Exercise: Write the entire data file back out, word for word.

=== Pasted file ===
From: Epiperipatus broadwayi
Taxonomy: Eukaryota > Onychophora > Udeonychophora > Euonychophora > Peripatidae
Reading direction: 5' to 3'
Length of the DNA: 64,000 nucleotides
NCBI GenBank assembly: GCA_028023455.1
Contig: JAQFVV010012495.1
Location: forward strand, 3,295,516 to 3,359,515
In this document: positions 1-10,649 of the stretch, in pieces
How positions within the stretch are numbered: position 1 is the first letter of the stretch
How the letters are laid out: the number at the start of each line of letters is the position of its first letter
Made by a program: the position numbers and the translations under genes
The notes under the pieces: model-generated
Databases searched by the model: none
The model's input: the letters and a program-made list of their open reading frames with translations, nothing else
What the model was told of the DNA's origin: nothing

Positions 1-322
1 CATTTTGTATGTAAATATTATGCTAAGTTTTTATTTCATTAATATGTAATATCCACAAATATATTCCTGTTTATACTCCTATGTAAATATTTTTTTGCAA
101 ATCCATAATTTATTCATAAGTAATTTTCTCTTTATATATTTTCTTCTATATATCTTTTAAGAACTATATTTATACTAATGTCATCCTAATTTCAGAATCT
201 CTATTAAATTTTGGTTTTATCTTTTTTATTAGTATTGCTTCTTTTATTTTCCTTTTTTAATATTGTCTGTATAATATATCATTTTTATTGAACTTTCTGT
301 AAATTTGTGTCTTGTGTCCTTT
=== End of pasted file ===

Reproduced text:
From: Epiperipatus broadwayi
Taxonomy: Eukaryota > Onychophora > Udeonychophora > Euonychophora > Peripatidae
Reading direction: 5' to 3'
Length of the DNA: 64,000 nucleotides
NCBI GenBank assembly: GCA_028023455.1
Contig: JAQFVV010012495.1
Location: forward strand, 3,295,516 to 3,359,515
In this document: positions 1-10,649 of the stretch, in pieces
How positions within the stretch are numbered: position 1 is the first letter of the stretch
How the letters are laid out: the number at the start of each line of letters is the position of its first letter
Made by a program: the position numbers and the translations under genes
The notes under the pieces: model-generated
Databases searched by the model: none
The model's input: the letters and a program-made list of their open reading frames with translations, nothing else
What the model was told of the DNA's origin: nothing

Positions 1-322
1 CATTTTGTATGTAAATATTATGCTAAGTTTTTATTTCATTAATATGTAATATCCACAAATATATTCCTGTTTATACTCCTATGTAAATATTTTTTTGCAA
101 ATCCATAATTTATTCATAAGTAATTTTCTCTTTATATATTTTCTTCTATATATCTTTTAAGAACTATATTTATACTAATGTCATCCTAATTTCAGAATCT
201 CTATTAAATTTTGGTTTTATCTTTTTTATTAGTATTGCTTCTTTTATTTTCCTTTTTTAATATTGTCTGTATAATATATCATTTTTATTGAACTTTCTGT
301 AAATTTGTGTCTTGTGTCCTTT